But with more than one billion people around the world with Facebook accounts, a quarter of whom have more than 500 friends, Sara appears to be in the minority.
At Liverpool University, she agreed to try a ‘friendship test’, which involved having an MRI scan to find out what happens to her brain when she sees pictures of her nearest and dearest.
While her brain is being scanned, Cox is shown 60 black and white photos including some of her friends and some of total strangers.
Sara met up with friends she went to school with during the documentary and said keeping in touch with them was one benefit of joining Facebook after she has spent years avoiding it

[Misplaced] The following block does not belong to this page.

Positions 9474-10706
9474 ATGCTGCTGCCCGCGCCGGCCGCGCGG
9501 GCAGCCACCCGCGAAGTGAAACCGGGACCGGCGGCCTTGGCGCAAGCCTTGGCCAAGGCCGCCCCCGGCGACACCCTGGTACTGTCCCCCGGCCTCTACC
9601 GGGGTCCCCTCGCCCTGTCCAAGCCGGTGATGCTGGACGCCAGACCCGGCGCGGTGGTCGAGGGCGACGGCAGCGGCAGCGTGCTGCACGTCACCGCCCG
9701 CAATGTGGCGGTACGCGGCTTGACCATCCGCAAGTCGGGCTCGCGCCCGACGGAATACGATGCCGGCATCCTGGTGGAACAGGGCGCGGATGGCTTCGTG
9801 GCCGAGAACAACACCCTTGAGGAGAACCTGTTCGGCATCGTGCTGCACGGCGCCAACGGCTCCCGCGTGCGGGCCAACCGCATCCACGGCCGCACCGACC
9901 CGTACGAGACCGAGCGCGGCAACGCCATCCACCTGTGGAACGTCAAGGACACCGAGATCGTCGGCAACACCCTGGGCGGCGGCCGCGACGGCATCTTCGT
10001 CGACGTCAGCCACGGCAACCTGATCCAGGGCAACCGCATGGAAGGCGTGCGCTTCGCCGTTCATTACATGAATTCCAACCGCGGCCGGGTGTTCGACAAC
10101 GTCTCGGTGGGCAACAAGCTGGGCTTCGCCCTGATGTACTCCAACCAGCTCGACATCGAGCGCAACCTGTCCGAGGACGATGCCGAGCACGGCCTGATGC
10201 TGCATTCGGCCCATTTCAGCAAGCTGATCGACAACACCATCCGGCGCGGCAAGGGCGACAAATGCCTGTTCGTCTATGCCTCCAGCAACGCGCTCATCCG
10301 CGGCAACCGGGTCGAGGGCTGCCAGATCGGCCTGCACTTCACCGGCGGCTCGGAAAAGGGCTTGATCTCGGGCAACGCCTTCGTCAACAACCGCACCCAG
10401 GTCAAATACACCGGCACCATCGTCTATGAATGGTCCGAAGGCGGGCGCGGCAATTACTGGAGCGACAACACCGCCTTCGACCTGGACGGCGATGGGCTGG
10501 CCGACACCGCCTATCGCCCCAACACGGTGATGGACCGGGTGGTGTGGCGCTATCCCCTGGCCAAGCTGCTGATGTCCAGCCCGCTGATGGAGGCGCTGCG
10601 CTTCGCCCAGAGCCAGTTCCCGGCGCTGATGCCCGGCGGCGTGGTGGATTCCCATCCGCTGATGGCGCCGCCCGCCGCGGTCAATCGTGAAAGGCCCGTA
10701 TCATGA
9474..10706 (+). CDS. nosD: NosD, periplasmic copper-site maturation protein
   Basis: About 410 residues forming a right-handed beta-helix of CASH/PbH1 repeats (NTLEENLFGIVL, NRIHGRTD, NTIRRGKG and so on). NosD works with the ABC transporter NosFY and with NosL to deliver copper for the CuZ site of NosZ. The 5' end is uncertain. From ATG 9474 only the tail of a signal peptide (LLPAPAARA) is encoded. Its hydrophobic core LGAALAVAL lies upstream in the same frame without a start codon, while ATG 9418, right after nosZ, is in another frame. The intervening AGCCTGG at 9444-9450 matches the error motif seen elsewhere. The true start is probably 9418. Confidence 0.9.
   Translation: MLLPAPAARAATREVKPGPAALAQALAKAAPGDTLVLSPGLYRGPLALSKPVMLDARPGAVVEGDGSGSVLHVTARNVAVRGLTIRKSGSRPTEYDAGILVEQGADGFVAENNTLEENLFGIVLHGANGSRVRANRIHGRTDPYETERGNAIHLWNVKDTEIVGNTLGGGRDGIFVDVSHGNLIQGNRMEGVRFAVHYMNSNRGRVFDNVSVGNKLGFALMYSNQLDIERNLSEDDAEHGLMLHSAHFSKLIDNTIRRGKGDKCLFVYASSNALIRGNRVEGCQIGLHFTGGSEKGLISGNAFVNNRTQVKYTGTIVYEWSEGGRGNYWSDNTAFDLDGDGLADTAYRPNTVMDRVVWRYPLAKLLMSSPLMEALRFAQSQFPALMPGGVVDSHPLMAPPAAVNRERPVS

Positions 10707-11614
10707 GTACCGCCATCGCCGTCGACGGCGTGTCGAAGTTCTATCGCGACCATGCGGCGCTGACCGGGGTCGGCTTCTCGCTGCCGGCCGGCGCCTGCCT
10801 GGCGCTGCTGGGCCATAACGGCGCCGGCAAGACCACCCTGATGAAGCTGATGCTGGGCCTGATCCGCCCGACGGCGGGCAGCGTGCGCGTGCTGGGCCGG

Neuroscientist Dr Joanne Powell analysed the results and told Sarah there was a distinct reaction in Sarah’s brain when she saw her friends.
She told her: ‘What is unique is what happens in the brain when you are processing your closest friends, you activated parts of the brain that process emotion and long term memory in the cerebral cortex. It shows your friends really are lighting up your brain.’
Sara said she felt ‘touched that my brain lights up on seeing my best friends’ and wondered whether this was why social media was so popular.
She said: ‘You go on Facebook and look at your friends and feel happier that you have seen them.’
But she learnt getting a ‘hit’ in this way can be detrimental as it can lead to addiction.
Sara interviewed psychotherapist Simon Jacobs who treats people for addicted to Facebook
Simon said the feeling people can get from using Facebook is similar to the hit from Class A drugs but they need to remember they are not connecting with friends in a truly meaningful way